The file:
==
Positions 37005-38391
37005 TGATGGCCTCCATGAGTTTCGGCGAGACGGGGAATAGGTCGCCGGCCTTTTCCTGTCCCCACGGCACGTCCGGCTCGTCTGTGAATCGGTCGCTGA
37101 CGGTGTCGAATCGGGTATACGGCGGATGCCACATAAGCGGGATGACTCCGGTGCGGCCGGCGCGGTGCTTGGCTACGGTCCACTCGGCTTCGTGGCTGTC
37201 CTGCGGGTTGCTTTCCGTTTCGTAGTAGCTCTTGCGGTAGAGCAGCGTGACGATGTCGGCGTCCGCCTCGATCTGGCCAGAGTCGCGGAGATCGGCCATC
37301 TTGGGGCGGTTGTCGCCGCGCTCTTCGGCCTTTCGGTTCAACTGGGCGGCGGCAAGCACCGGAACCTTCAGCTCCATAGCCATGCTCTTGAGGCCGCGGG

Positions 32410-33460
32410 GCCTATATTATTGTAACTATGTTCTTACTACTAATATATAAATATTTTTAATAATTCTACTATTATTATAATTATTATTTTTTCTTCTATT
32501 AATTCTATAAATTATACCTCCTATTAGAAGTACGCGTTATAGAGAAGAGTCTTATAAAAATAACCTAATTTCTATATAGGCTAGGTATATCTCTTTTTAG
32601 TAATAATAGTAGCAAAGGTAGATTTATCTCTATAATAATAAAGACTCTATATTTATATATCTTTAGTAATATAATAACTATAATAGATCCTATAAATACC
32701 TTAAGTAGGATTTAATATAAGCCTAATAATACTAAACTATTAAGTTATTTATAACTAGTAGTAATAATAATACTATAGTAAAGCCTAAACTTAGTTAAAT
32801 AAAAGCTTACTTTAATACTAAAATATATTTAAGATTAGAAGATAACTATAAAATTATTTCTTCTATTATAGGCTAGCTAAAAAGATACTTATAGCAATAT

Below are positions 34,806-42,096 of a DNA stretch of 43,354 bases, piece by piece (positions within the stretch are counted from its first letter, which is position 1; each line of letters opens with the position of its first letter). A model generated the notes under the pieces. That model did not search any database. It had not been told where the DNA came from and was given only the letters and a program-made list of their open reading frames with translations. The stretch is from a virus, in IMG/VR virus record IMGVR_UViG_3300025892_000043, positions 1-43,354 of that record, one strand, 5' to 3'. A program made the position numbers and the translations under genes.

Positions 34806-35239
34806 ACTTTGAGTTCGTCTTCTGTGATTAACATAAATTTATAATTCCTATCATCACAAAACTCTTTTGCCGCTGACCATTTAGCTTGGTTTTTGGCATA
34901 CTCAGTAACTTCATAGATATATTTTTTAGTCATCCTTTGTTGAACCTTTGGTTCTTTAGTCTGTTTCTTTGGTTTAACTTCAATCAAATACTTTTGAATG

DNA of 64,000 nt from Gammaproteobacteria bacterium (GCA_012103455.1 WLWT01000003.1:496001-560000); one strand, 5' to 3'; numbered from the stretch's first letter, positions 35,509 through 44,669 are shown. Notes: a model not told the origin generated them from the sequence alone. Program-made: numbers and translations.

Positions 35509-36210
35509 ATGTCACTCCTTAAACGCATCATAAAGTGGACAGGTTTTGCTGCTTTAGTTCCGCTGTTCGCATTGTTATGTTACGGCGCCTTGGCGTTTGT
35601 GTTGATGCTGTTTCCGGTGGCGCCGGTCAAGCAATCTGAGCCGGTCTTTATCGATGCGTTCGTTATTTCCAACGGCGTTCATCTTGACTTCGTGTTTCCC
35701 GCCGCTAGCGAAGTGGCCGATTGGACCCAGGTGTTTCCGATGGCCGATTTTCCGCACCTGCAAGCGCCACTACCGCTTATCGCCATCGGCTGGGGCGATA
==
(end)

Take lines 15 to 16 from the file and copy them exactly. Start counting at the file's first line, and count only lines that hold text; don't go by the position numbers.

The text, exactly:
34901 CTCAGTAACTTCATAGATATATTTTTTAGTCATCCTTTGTTGAACCTTTGGTTCTTTAGTCTGTTTCTTTGGTTTAACTTCAATCAAATACTTTTGAATG

DNA of 64,000 nt from Gammaproteobacteria bacterium (GCA_012103455.1 WLWT01000003.1:496001-560000); one strand, 5' to 3'; numbered from the stretch's first letter, positions 35,509 through 44,669 are shown. Notes: a model not told the origin generated them from the sequence alone. Program-made: numbers and translations.